Episode 118: Epiphony

This week, we have three stories about the life-changing, transformative power of sound. First, we look at brain activity during moments of silence in music. Then, a student investigates the healing powers of traditional Cambodian chants. Finally, a class of Stanford students led by John-Carlos Perea find a new community while learning the art of the powwow drum.

Host: Hannah Krakauer
Producers: Angela Castellanos, Bonnie Swift, Hannah Krakauer 
Featured: Trent Walker, Vinod Menon, Daniel Levitin, Jonathan Berger, Chris Chafe, Gabe Turow, Pat Moffitt Cook, Sherwood Chen, John Carlos-Perea, Michaela Raikes, Ben Burdick, Luke Taylor, Jidenna Mobbison 
Music: Chloe Krakauer

 

 

Story 1: Silence Speaks Volumes

We take a look at how our brains are able to process the huge number of sounds we hear every day. Turns out that if noises are interspersed with a few moments of silence, we may be much better off.

Producer: Angela Castellanos

 

Story 2: Healing Sounds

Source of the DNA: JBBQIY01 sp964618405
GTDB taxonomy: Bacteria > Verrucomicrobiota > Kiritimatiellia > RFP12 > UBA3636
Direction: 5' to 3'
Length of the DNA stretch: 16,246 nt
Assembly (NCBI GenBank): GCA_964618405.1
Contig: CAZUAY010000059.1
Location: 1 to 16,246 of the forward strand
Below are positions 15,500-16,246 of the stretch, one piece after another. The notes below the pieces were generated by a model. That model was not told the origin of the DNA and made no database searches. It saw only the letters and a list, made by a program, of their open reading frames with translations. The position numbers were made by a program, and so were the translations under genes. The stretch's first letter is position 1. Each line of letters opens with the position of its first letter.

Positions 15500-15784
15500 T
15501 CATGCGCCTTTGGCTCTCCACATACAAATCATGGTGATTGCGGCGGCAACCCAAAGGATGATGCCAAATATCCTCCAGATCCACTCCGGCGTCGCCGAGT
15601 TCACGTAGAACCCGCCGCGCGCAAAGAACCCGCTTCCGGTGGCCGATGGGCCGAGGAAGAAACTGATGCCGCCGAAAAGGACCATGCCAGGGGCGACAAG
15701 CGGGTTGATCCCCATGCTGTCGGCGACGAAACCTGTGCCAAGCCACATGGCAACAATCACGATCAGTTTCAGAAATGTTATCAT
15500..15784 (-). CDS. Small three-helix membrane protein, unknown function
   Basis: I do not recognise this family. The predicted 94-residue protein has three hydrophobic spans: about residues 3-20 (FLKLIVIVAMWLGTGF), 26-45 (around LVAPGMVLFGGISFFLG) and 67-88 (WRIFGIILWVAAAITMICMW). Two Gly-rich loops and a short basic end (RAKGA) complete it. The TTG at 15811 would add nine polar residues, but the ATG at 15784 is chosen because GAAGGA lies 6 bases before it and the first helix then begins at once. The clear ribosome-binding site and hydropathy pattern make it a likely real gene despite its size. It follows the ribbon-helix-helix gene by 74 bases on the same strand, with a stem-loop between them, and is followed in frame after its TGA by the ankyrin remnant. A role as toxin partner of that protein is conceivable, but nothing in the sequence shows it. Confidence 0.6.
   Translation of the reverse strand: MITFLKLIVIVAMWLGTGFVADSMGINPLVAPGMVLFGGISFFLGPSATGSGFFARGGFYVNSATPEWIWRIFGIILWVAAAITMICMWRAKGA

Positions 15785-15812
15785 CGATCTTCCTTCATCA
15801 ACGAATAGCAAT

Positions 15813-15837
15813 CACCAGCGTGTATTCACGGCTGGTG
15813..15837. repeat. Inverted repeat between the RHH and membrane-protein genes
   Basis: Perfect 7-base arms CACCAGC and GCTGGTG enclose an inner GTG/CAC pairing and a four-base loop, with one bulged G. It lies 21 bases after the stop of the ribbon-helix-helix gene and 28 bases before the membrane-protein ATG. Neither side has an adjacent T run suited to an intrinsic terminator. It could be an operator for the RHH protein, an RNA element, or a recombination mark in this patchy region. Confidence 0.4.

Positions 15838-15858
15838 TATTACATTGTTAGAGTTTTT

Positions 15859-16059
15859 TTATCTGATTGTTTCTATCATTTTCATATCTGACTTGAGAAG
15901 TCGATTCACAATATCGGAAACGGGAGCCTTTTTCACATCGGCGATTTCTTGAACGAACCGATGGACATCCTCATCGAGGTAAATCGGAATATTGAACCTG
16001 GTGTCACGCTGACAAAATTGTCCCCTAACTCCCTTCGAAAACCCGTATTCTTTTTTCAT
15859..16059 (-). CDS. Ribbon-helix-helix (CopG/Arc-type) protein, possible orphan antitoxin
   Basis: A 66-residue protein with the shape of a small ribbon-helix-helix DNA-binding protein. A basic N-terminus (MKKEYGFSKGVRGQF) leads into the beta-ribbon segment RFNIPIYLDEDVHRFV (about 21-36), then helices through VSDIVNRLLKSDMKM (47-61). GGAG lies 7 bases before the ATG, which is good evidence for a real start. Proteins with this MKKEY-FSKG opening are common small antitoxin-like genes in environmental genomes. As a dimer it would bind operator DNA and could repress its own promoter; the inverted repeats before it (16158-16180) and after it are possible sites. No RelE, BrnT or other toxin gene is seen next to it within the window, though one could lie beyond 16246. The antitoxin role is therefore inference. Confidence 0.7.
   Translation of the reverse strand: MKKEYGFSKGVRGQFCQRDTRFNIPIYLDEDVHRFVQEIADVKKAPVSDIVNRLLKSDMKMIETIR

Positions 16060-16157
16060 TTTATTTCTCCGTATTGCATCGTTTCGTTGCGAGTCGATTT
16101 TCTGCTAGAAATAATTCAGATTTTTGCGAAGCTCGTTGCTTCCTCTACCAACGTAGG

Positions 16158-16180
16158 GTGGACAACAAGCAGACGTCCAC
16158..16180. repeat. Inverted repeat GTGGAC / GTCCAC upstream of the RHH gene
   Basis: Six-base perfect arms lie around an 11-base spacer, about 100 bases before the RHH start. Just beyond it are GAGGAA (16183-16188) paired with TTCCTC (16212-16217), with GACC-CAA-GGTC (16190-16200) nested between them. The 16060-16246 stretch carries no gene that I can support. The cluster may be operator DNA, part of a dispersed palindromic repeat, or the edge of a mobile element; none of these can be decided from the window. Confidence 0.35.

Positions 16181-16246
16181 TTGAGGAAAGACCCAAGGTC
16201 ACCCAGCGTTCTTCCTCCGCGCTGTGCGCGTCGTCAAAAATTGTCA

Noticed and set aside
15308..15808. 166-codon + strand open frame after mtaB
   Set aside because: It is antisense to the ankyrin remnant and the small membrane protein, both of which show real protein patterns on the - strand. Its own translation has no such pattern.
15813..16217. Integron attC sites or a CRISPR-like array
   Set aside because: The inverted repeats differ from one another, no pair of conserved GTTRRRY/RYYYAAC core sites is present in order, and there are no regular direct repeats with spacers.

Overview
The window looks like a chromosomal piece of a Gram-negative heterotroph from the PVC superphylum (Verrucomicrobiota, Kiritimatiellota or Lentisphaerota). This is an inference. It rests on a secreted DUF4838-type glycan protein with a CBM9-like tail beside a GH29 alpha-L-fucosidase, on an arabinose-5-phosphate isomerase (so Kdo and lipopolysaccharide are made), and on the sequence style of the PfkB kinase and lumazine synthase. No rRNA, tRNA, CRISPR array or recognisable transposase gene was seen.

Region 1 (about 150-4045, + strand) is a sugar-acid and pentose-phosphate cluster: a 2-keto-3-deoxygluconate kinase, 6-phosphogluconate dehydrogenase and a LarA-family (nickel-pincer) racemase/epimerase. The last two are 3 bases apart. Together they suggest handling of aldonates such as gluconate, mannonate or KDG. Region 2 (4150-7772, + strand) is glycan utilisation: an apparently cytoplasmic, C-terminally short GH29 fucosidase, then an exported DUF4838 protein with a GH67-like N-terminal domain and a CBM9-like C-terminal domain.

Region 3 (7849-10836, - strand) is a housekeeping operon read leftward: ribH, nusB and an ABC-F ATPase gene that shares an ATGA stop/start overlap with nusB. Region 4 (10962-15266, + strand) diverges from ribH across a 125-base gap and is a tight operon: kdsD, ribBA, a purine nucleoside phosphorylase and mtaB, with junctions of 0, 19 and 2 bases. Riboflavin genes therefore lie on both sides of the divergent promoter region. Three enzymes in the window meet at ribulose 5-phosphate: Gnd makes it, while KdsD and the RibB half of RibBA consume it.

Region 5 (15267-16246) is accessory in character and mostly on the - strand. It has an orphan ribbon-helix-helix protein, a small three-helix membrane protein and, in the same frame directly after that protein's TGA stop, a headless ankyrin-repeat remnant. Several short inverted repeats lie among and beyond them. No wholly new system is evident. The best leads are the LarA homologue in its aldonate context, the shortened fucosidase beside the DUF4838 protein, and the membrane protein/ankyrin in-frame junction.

After a long, stressful day, listening to music can make us feel more relaxed. But there's a traditional form of Cambodian chanting, called Smote, that claims to be able to do much more than relax us. A Stanford student recounts his experiences with the music, and how his skepticism about its healing power changed.
Producer: Trent Walker

 

 

Story 3: People Find the Drum Who Need the Drum

John-Carlos Perea came to Stanford for 10 weeks to teach Stanford students the art of Native American pow-wow music. They learned how the music has served as a bond within the Native American community, and created a new community of their own.

Producers: Bonnie Swift and Hannah Krakauer
Featuring: John-Carlos Perea, Michaela Raikes, Ben Burdick, Luke Taylor and Jidenna Mobbison